“I explain that the lack of a topic schedule encourages all of us to explore a bit, to answer questions that arise in class or office hours, to follow leads we discover while studying something else. Each of the courses, I explain patiently, really concerns exploration, and exploration happens best by accident, by letting way lead on to way, not by following a schedule down a track.
“My students resist the lack of topic structure because they are the children of structured learning and structured entertainment. Over and over I explain that if they are afraid of a course on exploring, they may never have the confidence to go exploring on their own.”
“Learning to look around sparks curiosity, encourages serendipity. Amazing connections get made that way; questions are raised—and sometimes answered—that never would be otherwise. Any explorer sees things that reward not just a bit of scrutiny but a bit of thought, sometimes a lot of thought over years. Put the things in spatial context or arrange them in time, and they acquire value immediately.”
This is exactly what I’ve enthused about when I write about the connections my kids have made—I get so excited about it; it amazes me to see what they put together in their minds, and where the subsequent discussion takes us. It’s how I learn best, and live best, too.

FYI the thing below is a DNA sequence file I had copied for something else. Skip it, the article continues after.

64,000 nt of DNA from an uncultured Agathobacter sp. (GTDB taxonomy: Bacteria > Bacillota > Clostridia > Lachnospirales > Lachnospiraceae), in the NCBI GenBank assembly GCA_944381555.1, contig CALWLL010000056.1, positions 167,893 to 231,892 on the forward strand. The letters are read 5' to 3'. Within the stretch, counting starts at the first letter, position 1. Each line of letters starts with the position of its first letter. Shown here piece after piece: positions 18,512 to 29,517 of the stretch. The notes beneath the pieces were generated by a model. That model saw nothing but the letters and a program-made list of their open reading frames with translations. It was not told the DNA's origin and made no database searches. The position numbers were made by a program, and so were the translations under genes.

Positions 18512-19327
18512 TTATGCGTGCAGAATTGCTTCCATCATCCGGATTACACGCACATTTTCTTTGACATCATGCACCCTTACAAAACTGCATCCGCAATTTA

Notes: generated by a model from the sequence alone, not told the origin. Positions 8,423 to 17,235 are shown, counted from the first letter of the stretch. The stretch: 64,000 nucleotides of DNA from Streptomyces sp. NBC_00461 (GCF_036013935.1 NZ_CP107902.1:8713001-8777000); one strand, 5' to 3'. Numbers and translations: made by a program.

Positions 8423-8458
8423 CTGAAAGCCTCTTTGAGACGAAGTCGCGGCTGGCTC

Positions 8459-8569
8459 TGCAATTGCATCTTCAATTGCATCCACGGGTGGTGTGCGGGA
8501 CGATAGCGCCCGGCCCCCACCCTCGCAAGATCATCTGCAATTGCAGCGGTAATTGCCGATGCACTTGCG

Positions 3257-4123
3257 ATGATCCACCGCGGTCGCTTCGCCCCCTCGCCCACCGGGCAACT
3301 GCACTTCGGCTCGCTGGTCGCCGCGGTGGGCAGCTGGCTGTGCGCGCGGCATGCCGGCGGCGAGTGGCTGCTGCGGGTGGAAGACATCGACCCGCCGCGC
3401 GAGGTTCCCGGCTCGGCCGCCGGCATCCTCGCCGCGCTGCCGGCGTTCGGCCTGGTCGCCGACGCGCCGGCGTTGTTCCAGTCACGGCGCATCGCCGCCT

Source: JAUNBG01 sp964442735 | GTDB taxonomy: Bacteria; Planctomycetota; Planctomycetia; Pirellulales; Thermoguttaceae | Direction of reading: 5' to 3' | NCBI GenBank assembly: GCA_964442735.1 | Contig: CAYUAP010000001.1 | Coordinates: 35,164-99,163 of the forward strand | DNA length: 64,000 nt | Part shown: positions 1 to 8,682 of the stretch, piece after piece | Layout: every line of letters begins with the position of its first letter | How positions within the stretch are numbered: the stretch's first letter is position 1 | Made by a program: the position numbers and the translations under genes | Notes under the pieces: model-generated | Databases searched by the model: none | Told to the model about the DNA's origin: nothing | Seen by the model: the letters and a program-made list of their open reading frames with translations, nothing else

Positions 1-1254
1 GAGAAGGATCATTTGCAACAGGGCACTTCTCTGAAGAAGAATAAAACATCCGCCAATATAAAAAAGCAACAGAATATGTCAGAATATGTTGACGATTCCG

In a post a while back I quoted Sandra Dodd on connections:
“Learning comes from connecting something new to what you’ve already thought or known.”
She has a connections page on her website (well worth your time to explore). At the top is a quote from Heraclitus, circa 500 B.C.:
A wonderful harmony arises from joining together the seemingly unconnected.
Yesterday, perched in that tree outside the library, Beanie looked at a sign on a church across the street and said, “Mom! The Black Douglas!”
The sign said “E. Douglas.” It reminded her of the story of The Black Douglas (a Scottish hero) that we read in James Baldwin’s book Fifty Famous Stories Retold. She giggled and said the sign should say “B. Douglas.”
The Baldwin book is a great one for connections. When we see rocks poking up from beneath the waves out at sea, Bean calls out, “The Inchcape Rock!” We have a whole long-running family joke spinning off King Alfred and the cakes he burned while daydreaming military strategy. The joke kind of blurs into my kids’ very, very favorite Gunther children quote, uttered by a young Margaret at dinner one night: “Mommy, my burnt corn is cold!”
(One of the many reasons I adore Alice. She’s my kind of cook.)